{
            using (new SecurityDisabler())
            {
                var arg = Event.ExtractParameter(args, 0) as ItemCreatedEventArgs;
                if (arg == null || (Sitecore.Context.Site != null && Sitecore.Context.Site.Name != "shell")) return;

                try
                {
                    if (!SitecoreHelper.ItemRenderMethods.GetCheckBoxValueByFieldName("Use Site Workflow", arg.Item.Template)) return;

                    Item currentSiteNode = SitecoreHelper.ItemMethods.GetAncestorOrSelfByTemplateId(arg.Item, ConfigurationManager.AppSettings["TemplateGuid_SiteNode"]);
                    if (currentSiteNode == null) return;

                    string currentSiteNodeDefaultWorkflow = SitecoreHelper.ItemRenderMethods.GetRawValueByFieldName("Default Workflow", currentSiteNode, false);

                    if (string.IsNullOrWhiteSpace(currentSiteNodeDefaultWorkflow)) return;

                    using (new EditContext(arg.Item, SecurityCheck.Disable))
                    {
                        IWorkflow workflow = Factory.GetDatabase("master").WorkflowProvider.GetWorkflow(currentSiteNodeDefaultWorkflow);

                        if (workflow == null) return;
                        workflow.Start(arg.Item);
                    }
                }
                catch (Exception ex)
                {
                    Log.Error("Error on creating item (SetItemWorkflow):" + arg.Item.ID + Environment.NewLine + "StackTrace:" + ex.StackTrace, ex);
                }
            }
        }
    }
}

Some of the helper methods used here:

  • GetCheckBoxValueByFieldName: Gets the value from a checkbox field and casts it into a boolean value
  • GetAncestorOrSelfByTemplateId: Recursively goes up the content tree from the current item upto the content node, and returns the first item matched by template id passed in
  • GetRawValueByFieldName: Gets the raw value stored in the given field

Additionally, we add the configuration required to add this event handler to the item:created event:

<sitecore>
    <events>
      <event name="item:created">
        <handler type="shared._Classes.Shared.Customizations.Customized_Sitecore.SetItemWorkflow, shared" method="OnItemCreated" />
      </event>
    </events>
</sitecore>

Using Custom Routes in Sitecore MVC

Many a time, we come across the need to customize our urls in sitecore.
While doing this would definitely need overriding the item resolver in sitecore, additionally we use MVC routes to be able to define the route structure we need.

In our project, we found this especially useful for bucketable items and also certain special / listing pages – where we used the JS History API to account for paging / sorting filtering and the likes.

Consider the scenario of bucketable product items:

2015-06-01_012328

Now, we would definitely not want the product url correspond with the sitecore structure as shown above. It would be more likely that we would want the product url to perhaps embed a super category name, a category name, and may be a sku along with the product name itself. In this case, we will implement custom routes and also override the sitecore item resolver and link provide to make the circle complete.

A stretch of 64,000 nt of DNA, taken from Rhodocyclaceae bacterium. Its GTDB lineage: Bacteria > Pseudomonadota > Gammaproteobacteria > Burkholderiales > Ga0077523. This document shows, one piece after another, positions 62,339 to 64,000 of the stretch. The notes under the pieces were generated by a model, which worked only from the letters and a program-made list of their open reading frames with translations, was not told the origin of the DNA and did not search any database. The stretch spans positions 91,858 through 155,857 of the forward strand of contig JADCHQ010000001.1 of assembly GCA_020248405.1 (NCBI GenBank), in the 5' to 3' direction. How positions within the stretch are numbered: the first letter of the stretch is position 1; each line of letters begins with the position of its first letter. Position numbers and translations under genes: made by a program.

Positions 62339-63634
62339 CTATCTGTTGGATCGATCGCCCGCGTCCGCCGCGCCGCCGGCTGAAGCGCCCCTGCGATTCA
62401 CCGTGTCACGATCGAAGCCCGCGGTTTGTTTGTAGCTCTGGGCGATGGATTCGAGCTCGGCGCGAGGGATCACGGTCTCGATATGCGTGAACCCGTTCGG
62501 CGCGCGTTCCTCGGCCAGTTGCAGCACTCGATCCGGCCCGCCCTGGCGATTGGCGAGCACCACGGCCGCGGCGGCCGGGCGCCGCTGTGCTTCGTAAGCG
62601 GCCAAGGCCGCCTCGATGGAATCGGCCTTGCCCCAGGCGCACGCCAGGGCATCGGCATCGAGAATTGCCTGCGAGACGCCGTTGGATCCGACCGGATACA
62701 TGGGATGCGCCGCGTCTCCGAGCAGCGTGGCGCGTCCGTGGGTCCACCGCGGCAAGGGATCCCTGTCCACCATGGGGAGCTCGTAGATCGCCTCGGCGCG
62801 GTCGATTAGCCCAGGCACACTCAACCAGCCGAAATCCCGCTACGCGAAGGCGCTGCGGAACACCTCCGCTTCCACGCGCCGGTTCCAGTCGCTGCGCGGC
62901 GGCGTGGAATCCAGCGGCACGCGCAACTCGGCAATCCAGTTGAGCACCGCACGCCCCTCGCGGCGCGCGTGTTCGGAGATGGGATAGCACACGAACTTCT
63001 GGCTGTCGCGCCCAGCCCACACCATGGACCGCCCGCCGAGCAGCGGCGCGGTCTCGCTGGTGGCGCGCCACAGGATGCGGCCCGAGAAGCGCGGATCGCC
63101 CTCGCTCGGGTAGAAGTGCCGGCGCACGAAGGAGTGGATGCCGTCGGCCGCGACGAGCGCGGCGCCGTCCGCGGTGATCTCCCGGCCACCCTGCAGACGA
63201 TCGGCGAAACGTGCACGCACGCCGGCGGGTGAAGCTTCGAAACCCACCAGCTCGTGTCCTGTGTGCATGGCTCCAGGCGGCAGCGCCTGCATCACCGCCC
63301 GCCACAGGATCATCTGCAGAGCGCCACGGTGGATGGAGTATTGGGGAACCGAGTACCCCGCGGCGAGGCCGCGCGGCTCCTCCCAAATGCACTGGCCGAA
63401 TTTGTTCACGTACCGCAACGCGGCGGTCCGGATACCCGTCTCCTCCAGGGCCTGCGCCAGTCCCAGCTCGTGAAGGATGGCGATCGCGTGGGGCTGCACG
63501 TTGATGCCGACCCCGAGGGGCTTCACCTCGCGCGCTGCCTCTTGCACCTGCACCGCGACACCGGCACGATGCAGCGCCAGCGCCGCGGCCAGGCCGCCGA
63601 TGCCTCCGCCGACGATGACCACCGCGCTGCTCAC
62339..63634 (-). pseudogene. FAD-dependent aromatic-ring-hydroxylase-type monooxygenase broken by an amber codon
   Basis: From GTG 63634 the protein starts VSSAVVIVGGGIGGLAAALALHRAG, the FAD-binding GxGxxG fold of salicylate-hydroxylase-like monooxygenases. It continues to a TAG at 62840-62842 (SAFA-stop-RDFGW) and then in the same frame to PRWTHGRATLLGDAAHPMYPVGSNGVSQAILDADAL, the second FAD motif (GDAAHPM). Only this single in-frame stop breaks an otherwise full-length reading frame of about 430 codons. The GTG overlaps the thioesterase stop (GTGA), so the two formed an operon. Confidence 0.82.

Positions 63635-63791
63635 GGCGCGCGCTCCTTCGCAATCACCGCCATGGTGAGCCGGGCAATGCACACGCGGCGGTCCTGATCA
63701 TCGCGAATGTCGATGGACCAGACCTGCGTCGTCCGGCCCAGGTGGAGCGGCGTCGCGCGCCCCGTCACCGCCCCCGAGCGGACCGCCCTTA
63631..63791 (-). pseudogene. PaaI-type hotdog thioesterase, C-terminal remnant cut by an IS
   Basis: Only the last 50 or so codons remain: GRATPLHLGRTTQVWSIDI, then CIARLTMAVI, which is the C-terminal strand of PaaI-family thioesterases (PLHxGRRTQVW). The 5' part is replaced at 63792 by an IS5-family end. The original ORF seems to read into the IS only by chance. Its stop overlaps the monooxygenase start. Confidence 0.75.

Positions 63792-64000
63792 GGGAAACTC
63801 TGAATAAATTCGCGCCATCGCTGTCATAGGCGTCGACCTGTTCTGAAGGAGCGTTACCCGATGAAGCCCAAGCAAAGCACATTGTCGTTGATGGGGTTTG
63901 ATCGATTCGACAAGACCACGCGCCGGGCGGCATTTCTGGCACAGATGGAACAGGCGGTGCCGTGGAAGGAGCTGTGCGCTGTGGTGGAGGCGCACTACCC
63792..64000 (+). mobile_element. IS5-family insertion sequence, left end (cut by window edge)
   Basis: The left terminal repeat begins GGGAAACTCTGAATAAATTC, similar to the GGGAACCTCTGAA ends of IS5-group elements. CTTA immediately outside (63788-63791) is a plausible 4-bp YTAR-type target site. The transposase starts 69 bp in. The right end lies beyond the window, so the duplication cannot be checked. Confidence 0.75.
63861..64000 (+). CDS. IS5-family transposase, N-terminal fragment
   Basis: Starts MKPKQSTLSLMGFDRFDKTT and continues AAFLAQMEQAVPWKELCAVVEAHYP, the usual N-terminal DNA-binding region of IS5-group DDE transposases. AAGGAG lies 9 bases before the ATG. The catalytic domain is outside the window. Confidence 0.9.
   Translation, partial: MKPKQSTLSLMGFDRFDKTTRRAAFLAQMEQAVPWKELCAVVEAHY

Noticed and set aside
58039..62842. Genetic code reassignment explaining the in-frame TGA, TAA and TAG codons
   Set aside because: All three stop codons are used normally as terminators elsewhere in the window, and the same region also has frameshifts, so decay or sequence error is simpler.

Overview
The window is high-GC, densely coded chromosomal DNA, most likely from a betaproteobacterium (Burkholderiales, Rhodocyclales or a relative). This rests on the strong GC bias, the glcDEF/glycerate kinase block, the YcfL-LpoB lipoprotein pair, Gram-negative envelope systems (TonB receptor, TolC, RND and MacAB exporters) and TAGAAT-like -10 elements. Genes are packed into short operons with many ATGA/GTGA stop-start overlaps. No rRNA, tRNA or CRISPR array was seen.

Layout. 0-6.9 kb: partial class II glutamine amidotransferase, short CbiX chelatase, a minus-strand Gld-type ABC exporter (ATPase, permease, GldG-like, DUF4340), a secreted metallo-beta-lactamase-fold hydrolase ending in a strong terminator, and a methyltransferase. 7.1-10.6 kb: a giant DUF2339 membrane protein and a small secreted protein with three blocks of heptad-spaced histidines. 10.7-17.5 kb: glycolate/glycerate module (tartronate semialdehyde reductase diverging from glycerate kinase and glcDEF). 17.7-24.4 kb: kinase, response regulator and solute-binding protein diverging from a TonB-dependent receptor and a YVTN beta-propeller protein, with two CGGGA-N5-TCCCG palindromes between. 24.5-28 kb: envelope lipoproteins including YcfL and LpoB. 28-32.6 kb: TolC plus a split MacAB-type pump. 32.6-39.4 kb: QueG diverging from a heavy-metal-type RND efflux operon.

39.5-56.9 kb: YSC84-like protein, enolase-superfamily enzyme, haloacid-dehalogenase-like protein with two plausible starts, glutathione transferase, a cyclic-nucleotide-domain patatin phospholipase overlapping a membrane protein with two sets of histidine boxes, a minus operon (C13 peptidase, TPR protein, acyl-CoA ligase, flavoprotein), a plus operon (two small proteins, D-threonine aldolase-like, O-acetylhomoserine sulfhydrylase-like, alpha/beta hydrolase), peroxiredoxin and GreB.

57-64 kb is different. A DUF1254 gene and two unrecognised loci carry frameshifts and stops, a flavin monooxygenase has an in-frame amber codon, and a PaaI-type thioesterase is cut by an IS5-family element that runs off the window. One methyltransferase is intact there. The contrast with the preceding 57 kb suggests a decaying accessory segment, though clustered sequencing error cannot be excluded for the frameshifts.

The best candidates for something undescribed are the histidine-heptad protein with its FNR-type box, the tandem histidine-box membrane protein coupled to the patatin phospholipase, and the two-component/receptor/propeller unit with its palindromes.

This kind of implementation will also let you have separate presentations on every item if you wanted to, as opposed to the approach of using sitecore wildcard nodes where the presentation couldn’t be updated by the content author for individual items.

To achieve the url we want, the route would need to be defined:

public class RouteConfig
{
    public static void RegisterRoutes(RouteCollection routes)
    {
         routes.MapRoute("Products", "products/{supercategory}/{category}/{productname}/{sku}");
    }
}

Point to note: If you have multiple routes which are similar – in the sense that they start with the same sequence, you will want to add most specific to most generic route to your route table.

And in your global.asax.cs, you need to register the route(s) you just created:

public override void Application_Start()
{
     AreaRegistration.RegisterAllAreas();
     ...
     RouteConfig.RegisterRoutes(RouteTable.Routes);
}

Now you will need to add to the httpRequestBegin sitecore pipeline – a new itemresolver pipeline where you need to add the logic to identify the item from the route you just created above.
Basically, for any product, if you were to get the identifiers that were declared ({supercategory},{category},{productname},{sku} in this case), the code which fetches the corresponding product item from sitecore based on these identifiers, needs to be in the itemresolver code.

In this case, we will assume that the sku is a unique identifier for a product.
Note: If you are using an item name as an identifier, you will want to ensure that the item name is unique for the template you are searching for (in the location you are searching, if it is not the entire tree). It would be best to ensure that the item names are unique in this case, in the scope you will define for the item search. You could use this post, to ensure this and add a constraint to this effect: Unique item name constraint using index search in Sitecore.

namespace myassemblyname
{
    public class CustomItemResolver : HttpRequestProcessor
    {
        public override void Process(HttpRequestArgs args)
        {
            Assert.ArgumentNotNull(args, "args");
            if (Sitecore.Context.Item != null || Sitecore.Context.Database == null || args.Url.ItemPath.Length == 0) return;

            RouteBase route = RouteTable.Routes["Products"];

            if (route == null) return;

            RouteData routeData = route.GetRouteData(new HttpContextWrapper(HttpContext.Current));

            if (routeData == null) return;

            string productSku = (string)routeData.Values["sku"];

            if (string.IsNullOrWhiteSpace(productSku)) return;

            // Logic to fetch the product from sitecore / index based on the sku fetched from the url
            // you could optionally also use the other identifiers like the category / super category etc.
            Item product = ...

            if (product == null) return;

            Sitecore.Context.Item = product;
        }
    }
}

The config update here to add the above processor:

<pipelines>